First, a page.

Smart Pre-Bankruptcy Moves To Make Now
When it's become obvious that your financial situation is not going to improve without taking drastic measures, you might want to pause for a second. Making the most of a major financial and legal action like a chapter 7 bankruptcy filing might mean taking part in some preparatory tasks. Read below to find out some things you can do right before you file that might mean a better bankruptcy experience.
Do some transferring and move your assets
Many people think that shedding assets prior to a bankruptcy filing is fraud, but not necessarily. Be sure to consult with your bankruptcy lawyer before you move assets around in any manner, but there are perfectly legal moves you can make right now that could protect your property. Some property is protected by exemptions but some property can be seized, however moving a piece of property from one category to the other is fine. For example, cash in a checking or savings account is usually fair game for the bankruptcy courts, but a primary vehicle is likely protected by exemptions. Using the funds in that account to purchase a vehicle could be a smart move.
Are you a recent resident?
You must reside in the state where you declare bankruptcy, but did you know that some states allow filers to use the exemptions from their previous state? Exemption amounts can vary and the higher the amount the more property can be protected from seizure. There are both personal exemptions, homestead exemptions (for your primary residence) and sometimes, vehicle exemptions. The ability to use the exemptions of your previous state varies depending on how long you've been a resident of the present state. You also may need to wait a bit if your state requires you be a resident for longer than you have been.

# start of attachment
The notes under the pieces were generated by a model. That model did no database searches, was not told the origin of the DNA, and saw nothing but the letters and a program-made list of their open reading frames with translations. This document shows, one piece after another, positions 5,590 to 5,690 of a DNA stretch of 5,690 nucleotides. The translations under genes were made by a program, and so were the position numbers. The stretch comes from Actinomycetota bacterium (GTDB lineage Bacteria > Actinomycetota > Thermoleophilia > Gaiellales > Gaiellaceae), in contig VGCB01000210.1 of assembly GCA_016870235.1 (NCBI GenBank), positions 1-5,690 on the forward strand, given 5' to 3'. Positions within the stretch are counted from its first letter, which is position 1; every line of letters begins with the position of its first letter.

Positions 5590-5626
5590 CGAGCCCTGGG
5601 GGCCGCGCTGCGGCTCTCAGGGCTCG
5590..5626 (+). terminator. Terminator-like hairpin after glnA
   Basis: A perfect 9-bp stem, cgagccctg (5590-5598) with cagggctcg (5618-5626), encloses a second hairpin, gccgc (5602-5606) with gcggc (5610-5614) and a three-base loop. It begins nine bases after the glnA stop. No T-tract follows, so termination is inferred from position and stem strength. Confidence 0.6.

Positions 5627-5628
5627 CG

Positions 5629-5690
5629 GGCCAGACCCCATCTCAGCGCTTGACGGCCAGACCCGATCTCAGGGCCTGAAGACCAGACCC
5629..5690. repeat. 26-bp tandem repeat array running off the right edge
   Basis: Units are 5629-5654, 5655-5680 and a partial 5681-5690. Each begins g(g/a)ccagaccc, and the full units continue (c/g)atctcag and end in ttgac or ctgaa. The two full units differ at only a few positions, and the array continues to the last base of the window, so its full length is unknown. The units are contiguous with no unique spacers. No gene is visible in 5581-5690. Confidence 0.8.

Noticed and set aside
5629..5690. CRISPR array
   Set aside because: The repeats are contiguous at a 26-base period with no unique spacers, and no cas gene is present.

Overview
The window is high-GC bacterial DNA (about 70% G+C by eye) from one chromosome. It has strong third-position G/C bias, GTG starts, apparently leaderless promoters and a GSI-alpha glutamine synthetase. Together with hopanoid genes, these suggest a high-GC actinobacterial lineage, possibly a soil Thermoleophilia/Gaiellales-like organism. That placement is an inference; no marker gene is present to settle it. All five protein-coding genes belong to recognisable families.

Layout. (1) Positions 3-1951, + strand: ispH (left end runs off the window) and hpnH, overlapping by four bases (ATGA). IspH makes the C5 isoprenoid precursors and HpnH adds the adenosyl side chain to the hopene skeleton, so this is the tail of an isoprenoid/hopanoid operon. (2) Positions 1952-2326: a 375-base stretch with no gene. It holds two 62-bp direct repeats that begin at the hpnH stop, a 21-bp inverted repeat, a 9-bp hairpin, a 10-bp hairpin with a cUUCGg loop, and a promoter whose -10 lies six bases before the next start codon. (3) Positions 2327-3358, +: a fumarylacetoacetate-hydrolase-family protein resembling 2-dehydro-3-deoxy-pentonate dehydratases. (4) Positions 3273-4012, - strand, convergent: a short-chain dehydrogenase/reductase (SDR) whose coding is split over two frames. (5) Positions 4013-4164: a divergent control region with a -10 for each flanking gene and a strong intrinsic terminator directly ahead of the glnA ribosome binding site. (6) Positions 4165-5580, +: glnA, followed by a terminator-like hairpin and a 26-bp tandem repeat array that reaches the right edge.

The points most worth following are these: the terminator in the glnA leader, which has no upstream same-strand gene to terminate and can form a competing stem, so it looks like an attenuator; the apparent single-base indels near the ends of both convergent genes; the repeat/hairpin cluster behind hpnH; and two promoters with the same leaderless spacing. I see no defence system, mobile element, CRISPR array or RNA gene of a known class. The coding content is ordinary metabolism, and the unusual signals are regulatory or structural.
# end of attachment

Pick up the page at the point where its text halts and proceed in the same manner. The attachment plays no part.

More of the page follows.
Divorce and bankruptcy at the same time
You can certainly file for both simultaneously, but doing one before the other might make more sense for you. Even if you intend to file bankruptcy as a single person, your income is evaluated along with your spouse's and if you make too much money you won't be allowed to file. Waiting until after the divorce is final might allow you to file, however.
On the other hand, filing jointly might bring more protection for your assets. Some states allow couples to "double dip" with exemptions which can enhance the probability of keeping more property. Filing before divorce also provides an easier time of dealing with marital debts since most of it will disappear with the filing. Talk to bankruptcy attorney services for more information about smart moves to make before you file.